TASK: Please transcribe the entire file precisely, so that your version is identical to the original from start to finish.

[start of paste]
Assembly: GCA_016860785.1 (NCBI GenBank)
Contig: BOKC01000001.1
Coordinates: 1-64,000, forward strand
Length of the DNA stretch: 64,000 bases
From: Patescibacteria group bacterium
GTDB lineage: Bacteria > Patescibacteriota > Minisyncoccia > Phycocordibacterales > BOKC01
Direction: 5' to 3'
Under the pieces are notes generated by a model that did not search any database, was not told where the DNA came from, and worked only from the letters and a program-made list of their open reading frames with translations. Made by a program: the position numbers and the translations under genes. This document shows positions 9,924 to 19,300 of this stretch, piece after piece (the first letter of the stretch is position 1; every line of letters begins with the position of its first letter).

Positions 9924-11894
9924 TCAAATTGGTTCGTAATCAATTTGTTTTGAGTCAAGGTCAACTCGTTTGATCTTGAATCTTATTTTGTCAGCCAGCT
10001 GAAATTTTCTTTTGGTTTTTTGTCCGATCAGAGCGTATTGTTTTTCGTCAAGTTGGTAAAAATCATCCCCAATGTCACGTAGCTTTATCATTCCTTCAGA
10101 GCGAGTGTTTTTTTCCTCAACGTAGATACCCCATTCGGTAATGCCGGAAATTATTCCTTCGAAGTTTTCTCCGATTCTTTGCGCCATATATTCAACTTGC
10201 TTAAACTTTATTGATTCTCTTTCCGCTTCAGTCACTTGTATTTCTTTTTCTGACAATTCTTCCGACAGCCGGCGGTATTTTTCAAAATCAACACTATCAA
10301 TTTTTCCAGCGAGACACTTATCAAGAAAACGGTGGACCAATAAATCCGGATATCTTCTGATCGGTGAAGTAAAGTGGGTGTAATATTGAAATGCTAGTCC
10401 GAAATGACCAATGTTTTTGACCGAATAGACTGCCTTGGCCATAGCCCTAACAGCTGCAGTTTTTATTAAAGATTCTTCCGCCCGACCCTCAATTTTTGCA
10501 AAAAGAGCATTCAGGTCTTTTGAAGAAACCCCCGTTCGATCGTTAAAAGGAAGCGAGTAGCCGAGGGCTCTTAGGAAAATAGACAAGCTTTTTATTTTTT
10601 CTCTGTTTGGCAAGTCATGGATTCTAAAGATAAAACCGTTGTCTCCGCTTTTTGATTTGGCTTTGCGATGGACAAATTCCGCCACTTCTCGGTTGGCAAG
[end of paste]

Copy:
Assembly: GCA_016860785.1 (NCBI GenBank)
Contig: BOKC01000001.1
Coordinates: 1-64,000, forward strand
Length of the DNA stretch: 64,000 bases
From: Patescibacteria group bacterium
GTDB lineage: Bacteria > Patescibacteriota > Minisyncoccia > Phycocordibacterales > BOKC01
Direction: 5' to 3'
Under the pieces are notes generated by a model that did not search any database, was not told where the DNA came from, and worked only from the letters and a program-made list of their open reading frames with translations. Made by a program: the position numbers and the translations under genes. This document shows positions 9,924 to 19,300 of this stretch, piece after piece (the first letter of the stretch is position 1; every line of letters begins with the position of its first letter).

Positions 9924-11894
9924 TCAAATTGGTTCGTAATCAATTTGTTTTGAGTCAAGGTCAACTCGTTTGATCTTGAATCTTATTTTGTCAGCCAGCT
10001 GAAATTTTCTTTTGGTTTTTTGTCCGATCAGAGCGTATTGTTTTTCGTCAAGTTGGTAAAAATCATCCCCAATGTCACGTAGCTTTATCATTCCTTCAGA
10101 GCGAGTGTTTTTTTCCTCAACGTAGATACCCCATTCGGTAATGCCGGAAATTATTCCTTCGAAGTTTTCTCCGATTCTTTGCGCCATATATTCAACTTGC
10201 TTAAACTTTATTGATTCTCTTTCCGCTTCAGTCACTTGTATTTCTTTTTCTGACAATTCTTCCGACAGCCGGCGGTATTTTTCAAAATCAACACTATCAA
10301 TTTTTCCAGCGAGACACTTATCAAGAAAACGGTGGACCAATAAATCCGGATATCTTCTGATCGGTGAAGTAAAGTGGGTGTAATATTGAAATGCTAGTCC
10401 GAAATGACCAATGTTTTTGACCGAATAGACTGCCTTGGCCATAGCCCTAACAGCTGCAGTTTTTATTAAAGATTCTTCCGCCCGACCCTCAATTTTTGCA
10501 AAAAGAGCATTCAGGTCTTTTGAAGAAACCCCCGTTCGATCGTTAAAAGGAAGCGAGTAGCCGAGGGCTCTTAGGAAAATAGACAAGCTTTTTATTTTTT
10601 CTCTGTTTGGCAAGTCATGGATTCTAAAGATAAAACCGTTGTCTCCGCTTTTTGATTTGGCTTTGCGATGGACAAATTCCGCCACTTCTCGGTTGGCAAG